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  May 2019  
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Women, Abortion and Mental Health. Reactions to Study of American Psychological Association By Karna Swanson
BOSTON, AUG. 25, 2008 (Zenit.org).- The bottom line regarding abortion and mental health is that women have been hurt and they need help, says the founder of Project Rachel.

"I have met women from every continent," Victoria Thorn told ZENIT. "I have heard many experiences and reasons for abortions -- and the sadness in a woman's heart is universal."

Thorn's statement is in response to the American Psychological Association's study released this month that found there is "no credible evidence that a single elective abortion of an unwanted pregnancy in and of itself causes mental health problems for adult women."

The draft report of the APA Task Force on Mental Health and Abortion was released Aug. 12 and the conclusions presented at the association's annual convention in Boston.

The task force concluded the "prevalence of mental health problems observed among women in the United States who had a single, legal, first-trimester abortion for non-therapeutic reasons appeared to be consistent with normative rates of comparable mental health problems in the general population of women in the United States."


Although the research found that some women do experience sadness, grief and feelings of loss following an abortion, even "clinically significant disorders, including depression and anxiety," the study did not find sufficient evidence "to support the claim that an observed association between abortion history and a mental health problem was caused by the abortion per se, as opposed to other factors."

The task force report cited considerations such as poverty, abuse, outside pressure to terminate their pregnancy, and the stigma associated with abortion, to be contributing factors that could lead to negative psychological reactions.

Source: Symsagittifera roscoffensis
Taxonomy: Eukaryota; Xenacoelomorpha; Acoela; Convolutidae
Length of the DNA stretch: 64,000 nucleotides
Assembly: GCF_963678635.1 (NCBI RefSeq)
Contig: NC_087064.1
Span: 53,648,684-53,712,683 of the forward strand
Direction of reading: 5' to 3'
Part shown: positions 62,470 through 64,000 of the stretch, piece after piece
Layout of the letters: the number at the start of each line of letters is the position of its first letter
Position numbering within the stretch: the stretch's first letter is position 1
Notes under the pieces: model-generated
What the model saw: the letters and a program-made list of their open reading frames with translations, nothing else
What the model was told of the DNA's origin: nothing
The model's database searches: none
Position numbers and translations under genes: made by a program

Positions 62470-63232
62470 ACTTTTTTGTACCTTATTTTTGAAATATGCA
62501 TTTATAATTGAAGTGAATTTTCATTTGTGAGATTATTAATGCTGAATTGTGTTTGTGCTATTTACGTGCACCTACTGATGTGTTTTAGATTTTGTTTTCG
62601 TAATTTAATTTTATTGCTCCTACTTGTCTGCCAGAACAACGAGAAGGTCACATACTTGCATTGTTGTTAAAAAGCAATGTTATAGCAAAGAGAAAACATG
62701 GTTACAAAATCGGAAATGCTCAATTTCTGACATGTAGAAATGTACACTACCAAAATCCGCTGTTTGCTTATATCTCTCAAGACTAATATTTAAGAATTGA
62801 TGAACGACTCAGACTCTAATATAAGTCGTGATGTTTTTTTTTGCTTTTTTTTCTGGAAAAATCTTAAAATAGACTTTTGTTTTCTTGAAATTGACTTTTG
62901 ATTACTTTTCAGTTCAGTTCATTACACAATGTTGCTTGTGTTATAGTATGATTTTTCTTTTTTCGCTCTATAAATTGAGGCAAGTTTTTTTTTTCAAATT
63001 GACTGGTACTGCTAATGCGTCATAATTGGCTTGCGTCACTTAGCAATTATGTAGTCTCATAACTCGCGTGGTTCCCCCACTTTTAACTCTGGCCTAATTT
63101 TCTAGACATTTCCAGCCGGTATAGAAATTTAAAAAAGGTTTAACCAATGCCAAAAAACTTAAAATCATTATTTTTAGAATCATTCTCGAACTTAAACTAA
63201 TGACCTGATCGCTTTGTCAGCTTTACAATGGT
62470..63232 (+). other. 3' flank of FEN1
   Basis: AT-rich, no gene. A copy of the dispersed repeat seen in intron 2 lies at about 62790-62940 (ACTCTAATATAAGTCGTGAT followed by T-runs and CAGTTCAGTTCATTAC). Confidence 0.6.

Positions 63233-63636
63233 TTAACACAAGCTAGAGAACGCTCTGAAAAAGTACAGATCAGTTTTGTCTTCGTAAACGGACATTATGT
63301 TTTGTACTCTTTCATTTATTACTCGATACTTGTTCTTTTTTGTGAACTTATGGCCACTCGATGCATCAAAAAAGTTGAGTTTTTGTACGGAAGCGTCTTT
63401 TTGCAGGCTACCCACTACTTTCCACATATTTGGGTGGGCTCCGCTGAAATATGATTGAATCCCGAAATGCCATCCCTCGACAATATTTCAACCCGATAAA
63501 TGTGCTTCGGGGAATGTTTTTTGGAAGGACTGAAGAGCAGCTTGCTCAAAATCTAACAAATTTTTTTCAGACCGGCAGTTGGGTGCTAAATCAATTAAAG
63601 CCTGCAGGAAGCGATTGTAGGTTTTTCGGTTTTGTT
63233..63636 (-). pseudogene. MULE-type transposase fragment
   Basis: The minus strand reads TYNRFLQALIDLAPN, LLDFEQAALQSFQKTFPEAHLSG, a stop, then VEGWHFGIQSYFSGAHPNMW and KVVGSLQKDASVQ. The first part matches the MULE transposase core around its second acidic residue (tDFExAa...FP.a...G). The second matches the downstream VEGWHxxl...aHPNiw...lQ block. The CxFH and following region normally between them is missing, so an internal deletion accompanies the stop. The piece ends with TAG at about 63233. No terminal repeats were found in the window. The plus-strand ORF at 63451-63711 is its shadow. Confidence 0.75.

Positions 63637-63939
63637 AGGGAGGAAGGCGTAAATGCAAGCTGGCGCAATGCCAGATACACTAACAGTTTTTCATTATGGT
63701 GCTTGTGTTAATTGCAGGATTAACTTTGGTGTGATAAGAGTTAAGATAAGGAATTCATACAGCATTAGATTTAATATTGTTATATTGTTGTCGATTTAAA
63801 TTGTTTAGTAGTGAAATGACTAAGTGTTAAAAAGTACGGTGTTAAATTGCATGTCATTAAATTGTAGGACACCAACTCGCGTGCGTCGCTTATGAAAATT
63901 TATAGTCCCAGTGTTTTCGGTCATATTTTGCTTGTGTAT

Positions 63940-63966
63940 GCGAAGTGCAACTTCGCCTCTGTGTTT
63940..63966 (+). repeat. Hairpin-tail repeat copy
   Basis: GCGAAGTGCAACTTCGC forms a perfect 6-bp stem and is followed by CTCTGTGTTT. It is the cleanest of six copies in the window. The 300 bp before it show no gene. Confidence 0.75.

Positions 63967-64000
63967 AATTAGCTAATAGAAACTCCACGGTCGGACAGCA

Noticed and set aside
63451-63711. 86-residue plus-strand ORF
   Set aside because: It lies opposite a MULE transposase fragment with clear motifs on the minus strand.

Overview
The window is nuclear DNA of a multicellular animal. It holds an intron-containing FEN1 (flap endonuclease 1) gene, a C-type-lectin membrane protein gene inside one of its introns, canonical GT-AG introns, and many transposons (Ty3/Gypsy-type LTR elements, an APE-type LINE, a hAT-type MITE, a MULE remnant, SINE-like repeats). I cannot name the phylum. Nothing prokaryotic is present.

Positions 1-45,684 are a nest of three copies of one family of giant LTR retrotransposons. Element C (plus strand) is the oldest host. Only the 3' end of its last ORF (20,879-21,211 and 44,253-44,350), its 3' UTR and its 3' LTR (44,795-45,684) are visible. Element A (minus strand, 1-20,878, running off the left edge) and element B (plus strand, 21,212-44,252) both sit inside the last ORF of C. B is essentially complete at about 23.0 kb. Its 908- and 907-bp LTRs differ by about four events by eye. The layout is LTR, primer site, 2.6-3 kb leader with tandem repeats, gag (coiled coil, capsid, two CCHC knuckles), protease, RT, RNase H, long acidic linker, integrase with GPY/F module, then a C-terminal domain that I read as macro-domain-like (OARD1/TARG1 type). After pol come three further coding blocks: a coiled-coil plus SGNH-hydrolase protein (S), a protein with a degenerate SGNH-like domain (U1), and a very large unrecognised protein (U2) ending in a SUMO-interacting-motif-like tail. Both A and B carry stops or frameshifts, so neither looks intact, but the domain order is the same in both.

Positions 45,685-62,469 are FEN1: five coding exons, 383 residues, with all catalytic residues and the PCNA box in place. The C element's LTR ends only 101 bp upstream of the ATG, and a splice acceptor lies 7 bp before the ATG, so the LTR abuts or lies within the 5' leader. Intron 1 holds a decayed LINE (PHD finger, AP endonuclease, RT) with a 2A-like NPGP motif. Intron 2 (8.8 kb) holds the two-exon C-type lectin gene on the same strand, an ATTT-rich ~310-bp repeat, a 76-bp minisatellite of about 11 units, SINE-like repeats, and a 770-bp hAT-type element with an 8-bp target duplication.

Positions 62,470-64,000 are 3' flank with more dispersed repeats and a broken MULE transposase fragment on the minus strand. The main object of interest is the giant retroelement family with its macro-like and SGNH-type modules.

Thorn, who founded Project Rachel to help women heal in the aftermath of an abortion, acknowledged these factors to be "significant" in the lives of the women she has spoken to who have experienced an abortion.

"I deal with the very feelings they describe, and perhaps they are exacerbated by the [factors] they site," she said. "But the bottom line is that women are hurting and they need help. They [the women] identify the root problem as the abortion."

"And in terms of the global statements about psychological impact of abortion being misleading, this is pure folly," she said.


Tony Perkins, president of the Family Research Council, criticized the report for "minimizing the psychological harms of abortion to women."

"This conclusion does not follow from the literature reviewed," he said in a statement. "Consensus exists among many social and medical science scholars that a minimum of 10%-30% percent of women who abort suffer from serious, prolonged, negative psychological consequences."

"A number of studies have shown abortion in women to be associated with increased risks of major depression, anxiety disorders, substance abuse and suicidal behaviors," added Perkins.

"The report also ignores a substantial and growing body of evidence consisting of testimonies based on women's real-life experiences," he said, "as cited by the Supreme Court in the Gonzales v. Carhart decision last year, which upheld the federal ban on partial-birth abortion."